Gardening

Trillium Ovatum: First Of Spring Bold White Flowers

Trillium Ovatum

Photo Compliments Of Richard Droker

Trillium ovatum, or western trillium is one of the first spring flowers we see in the forested lands west of the Cascades, Trillium is a true jewel.  It typically grows to a height of about 12 to 18 inches and produces beautiful, showy white petals.  This is a clump-forming western native perennial, similar to Trillium grandiflorum, but with narrower leaves. The red-green stems are stalk less, and dark green leaves appear in triads.

Flowers are musk-scented and pure white fading to pink; they are composed of three opposing petals. This plant establishes rhizomes in shady locations where soil is rich and moist.

When choosing trilliums be aware that some plants are protected under law and should not be dug from state or federal lands. At least one species, Trillium persistens, is listed as endangered by the federal government.  Ovatum is widely available through commercial nurseries.

How To Make Your Trillium Ovatum Thrive

Easily grown in rich, humusy, medium moisture, well-drained soil in part shade to full shade.  You will need to water regularly. Rhizomatous plant that is difficult to propagate from seed.

General Trillium Ovatum Information

Pests And Disease

No serious insect or disease problems.

Propagation

Trilliums are easily propagated by division. Plants can be grown from seed, but it can take up to two years for fresh seed to germinate and another five to seven years for plants to bloom.

Garden Uses

A classic spring-blooming, woodland wildflower. Excellent when massed in a shaded woodland garden, naturalized area or wildflower garden. Mixes well with other spring wildflowers and ferns.  I would not recommend this plant for a perennial border.

Quick Facts

  • Family:  Liliaceae
  • Size: Up to 18 inches
  • Plant Category: Perennial
  • Bloom Period: Mid Spring to late spring
  • Hardiness Zones: Zones 4 to 8
  • Light Range: Deep Shade to partial shade
  • Soil Range: Sandy loam to some clay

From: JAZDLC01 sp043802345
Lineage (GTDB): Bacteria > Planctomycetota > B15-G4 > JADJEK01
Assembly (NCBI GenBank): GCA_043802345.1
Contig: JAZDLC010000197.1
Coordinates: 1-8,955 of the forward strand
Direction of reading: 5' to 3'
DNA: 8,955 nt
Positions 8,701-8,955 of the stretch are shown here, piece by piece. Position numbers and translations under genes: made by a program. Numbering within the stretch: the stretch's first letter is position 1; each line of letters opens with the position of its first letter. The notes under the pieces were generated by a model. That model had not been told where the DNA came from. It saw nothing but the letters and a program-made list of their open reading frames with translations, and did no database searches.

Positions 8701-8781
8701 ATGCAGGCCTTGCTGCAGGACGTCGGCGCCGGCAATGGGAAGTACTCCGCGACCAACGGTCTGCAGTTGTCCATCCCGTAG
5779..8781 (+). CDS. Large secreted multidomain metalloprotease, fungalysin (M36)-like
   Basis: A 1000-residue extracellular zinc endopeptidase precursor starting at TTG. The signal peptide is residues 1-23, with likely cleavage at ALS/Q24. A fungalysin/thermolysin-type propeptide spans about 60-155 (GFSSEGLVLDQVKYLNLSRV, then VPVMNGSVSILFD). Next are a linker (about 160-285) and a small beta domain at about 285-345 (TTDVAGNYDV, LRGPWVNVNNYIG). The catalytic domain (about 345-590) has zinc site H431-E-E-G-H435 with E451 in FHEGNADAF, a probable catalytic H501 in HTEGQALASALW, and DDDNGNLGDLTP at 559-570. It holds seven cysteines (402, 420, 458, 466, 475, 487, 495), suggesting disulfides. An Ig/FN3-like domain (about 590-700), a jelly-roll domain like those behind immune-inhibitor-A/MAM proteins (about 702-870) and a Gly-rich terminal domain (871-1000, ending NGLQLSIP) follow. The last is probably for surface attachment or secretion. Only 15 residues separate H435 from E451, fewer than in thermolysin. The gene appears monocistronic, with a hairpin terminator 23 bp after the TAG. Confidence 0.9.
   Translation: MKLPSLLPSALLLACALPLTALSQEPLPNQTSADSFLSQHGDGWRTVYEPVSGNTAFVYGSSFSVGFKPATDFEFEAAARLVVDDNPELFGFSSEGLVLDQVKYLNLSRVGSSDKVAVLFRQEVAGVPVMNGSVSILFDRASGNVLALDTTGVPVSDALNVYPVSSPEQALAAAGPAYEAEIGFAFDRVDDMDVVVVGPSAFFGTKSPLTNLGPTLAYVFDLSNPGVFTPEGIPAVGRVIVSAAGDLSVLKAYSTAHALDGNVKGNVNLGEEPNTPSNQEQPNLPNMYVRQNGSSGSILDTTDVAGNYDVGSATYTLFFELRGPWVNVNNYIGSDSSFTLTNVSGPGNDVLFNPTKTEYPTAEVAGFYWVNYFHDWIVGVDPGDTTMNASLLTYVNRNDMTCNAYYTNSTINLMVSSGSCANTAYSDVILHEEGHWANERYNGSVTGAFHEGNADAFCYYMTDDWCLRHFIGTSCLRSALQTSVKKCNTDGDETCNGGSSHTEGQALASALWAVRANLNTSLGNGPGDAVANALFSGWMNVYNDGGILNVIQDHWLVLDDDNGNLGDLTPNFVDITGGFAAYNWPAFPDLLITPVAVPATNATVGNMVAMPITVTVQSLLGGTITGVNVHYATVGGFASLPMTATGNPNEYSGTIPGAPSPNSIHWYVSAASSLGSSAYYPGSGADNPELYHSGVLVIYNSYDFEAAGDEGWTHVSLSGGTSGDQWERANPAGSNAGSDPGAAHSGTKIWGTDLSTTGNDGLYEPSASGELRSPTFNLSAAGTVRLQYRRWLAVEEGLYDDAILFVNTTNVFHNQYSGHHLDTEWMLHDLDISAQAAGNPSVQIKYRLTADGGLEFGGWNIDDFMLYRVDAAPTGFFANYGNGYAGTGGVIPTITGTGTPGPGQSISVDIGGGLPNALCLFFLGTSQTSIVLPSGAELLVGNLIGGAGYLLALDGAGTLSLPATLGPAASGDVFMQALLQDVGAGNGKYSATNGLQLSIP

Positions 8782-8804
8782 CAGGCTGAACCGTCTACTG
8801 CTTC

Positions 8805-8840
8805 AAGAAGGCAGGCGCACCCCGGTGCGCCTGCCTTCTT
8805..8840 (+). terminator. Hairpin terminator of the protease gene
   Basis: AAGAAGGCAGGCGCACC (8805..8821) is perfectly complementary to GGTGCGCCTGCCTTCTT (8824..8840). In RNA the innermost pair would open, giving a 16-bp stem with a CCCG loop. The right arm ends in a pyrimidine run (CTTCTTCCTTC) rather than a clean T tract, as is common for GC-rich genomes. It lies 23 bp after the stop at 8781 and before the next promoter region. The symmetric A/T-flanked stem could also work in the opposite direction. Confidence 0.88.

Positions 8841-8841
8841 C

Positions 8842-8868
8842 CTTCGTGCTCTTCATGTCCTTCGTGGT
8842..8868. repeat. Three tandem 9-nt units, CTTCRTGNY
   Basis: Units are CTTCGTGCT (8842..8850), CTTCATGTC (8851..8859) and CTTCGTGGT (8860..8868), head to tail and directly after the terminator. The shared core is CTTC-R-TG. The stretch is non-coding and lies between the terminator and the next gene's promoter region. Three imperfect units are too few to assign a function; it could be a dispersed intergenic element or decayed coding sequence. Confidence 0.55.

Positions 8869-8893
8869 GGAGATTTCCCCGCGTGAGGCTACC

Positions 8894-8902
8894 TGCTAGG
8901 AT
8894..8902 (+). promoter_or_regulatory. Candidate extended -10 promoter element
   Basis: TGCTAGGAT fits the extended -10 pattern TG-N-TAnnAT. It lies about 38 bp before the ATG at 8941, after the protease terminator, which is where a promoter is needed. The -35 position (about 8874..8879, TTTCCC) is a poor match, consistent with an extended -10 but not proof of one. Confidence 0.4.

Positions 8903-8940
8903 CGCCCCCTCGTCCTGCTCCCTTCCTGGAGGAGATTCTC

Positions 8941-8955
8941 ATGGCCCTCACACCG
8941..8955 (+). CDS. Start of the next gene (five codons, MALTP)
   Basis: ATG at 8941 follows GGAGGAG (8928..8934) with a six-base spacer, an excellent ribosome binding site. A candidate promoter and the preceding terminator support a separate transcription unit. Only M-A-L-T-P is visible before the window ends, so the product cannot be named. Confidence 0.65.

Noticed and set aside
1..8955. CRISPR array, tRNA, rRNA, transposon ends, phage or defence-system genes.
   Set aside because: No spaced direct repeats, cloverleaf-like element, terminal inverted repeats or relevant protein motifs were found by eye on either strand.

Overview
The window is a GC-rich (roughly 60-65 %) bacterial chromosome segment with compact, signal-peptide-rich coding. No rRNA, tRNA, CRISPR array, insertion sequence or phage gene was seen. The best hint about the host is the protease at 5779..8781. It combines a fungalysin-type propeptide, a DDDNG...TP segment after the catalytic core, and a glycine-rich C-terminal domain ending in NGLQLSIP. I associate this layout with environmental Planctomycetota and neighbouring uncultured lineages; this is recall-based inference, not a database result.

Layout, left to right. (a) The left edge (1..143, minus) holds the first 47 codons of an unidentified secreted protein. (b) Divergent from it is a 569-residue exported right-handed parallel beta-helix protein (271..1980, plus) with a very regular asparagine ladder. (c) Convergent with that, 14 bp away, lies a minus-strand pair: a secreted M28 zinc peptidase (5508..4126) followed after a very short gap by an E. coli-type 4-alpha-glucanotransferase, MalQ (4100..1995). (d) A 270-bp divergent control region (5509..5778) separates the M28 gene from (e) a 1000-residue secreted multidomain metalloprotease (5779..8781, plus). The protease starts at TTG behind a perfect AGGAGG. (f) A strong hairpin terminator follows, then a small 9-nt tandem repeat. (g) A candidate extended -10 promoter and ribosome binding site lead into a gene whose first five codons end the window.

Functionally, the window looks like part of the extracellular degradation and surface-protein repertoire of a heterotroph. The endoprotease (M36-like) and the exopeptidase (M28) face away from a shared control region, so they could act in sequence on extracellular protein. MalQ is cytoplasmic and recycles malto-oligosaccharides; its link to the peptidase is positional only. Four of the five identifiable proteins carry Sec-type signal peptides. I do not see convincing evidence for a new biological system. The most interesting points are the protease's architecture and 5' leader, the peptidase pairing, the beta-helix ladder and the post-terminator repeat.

Photo Search

Google – Trillium Ovatum Photos

Flickr – Trillium Ovatum Photos

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18 Comments

  1. Beautiful! It’ll be about another month before we see them here.

  2. Happy Easter! Thanks for the information!

  3. I love the little natives in the garden. Trillium is a favorite too.
    Donna recently posted..The Best Garden Photography AdviceMy Profile

    • I think that I am so found of them because when you hike in the mountains here they are one of the early blooming understory plants. They are beautiful on their own, but when you see them you know that trail ahead is clear and the temperatures are spring temperatures.

  4. What an eclectic mix of things you have on your site Charlie – I didn’t know where to look next!
    Cathy recently posted..Car BootyMy Profile

  5. I need to select a new theme and have a tagline for my banner to better explain the focus. It is really about exploring Washington and all that is enjoyable about Seattle, from my perspective of course. There is a heavy dose of gardening, cultural events, and outdoor activities.

    Great input thank you.

  6. I enjoyed this lovely and informational post on the trillium. It’s always a joy to meet another writer/traveller with an interest in botany. I’ll visit again.
    marymageau recently posted..Photo/Poetry ReflectionsMy Profile

  7. This white Trillium is lovely and it is interesting that is carries a scent. Here in NC I’ve been enjoying the dark red flowers of little sweet Betsy (Trillium cuneatum) growing at a nearby pubic garden, but can’t get close enough to smell them.

  8. How lovely!
    ladyfi recently posted..Plane skiesMy Profile

  9. Trilliums are awesome. There are a few species I find in the woods here in Ohio- they’re a treat to spot!
    Watching Seasons recently posted..Early Spring.My Profile

    • The first time I came across Trilliums was in the understory areas when I hiked on the local mountains. I found that as I went up in elevation I could tell when spring had finally come to that portion of the mountain because the trillium would then bloom.
      Charlie@Seattle Trekker recently posted..CotoneastersMy Profile

  10. We have several patches of Trillium in our yard and when they start to open I know spring is really almost here. Perhaps my favorite plants in the garden.

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